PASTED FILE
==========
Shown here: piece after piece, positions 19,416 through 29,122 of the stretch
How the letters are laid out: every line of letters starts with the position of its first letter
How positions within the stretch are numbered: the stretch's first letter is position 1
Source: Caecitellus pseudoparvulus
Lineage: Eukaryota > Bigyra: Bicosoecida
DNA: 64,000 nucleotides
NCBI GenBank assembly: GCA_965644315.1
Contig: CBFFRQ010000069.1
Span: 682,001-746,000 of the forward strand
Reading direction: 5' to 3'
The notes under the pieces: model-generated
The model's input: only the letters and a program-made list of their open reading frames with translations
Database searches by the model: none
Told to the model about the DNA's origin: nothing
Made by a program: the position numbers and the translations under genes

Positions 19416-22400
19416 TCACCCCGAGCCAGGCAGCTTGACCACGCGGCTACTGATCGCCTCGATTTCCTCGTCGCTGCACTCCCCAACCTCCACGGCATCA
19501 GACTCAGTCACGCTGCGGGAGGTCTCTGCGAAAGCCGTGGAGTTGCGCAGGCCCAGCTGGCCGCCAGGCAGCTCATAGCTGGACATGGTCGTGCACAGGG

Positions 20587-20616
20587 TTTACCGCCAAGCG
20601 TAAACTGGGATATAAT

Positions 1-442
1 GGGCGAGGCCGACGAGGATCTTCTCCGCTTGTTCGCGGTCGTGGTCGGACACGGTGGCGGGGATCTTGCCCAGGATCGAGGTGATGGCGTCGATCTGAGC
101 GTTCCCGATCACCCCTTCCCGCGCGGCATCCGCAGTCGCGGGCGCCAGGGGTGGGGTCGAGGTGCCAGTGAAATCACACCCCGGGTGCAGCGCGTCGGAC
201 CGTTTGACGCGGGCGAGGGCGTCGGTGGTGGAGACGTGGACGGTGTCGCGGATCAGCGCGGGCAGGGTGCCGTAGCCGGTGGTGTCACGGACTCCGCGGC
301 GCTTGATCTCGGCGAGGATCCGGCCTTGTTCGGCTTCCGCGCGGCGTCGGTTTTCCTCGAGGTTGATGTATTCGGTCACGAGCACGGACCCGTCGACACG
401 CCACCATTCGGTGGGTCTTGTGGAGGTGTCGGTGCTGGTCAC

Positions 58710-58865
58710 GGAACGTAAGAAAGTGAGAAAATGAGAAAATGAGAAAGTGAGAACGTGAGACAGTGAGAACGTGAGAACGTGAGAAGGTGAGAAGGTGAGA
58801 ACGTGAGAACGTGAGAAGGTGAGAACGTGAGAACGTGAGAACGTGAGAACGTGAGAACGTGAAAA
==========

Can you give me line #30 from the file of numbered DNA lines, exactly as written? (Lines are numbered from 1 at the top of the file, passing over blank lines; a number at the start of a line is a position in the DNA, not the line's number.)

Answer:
58801 ACGTGAGAACGTGAGAAGGTGAGAACGTGAGAACGTGAGAACGTGAGAACGTGAGAACGTGAAAA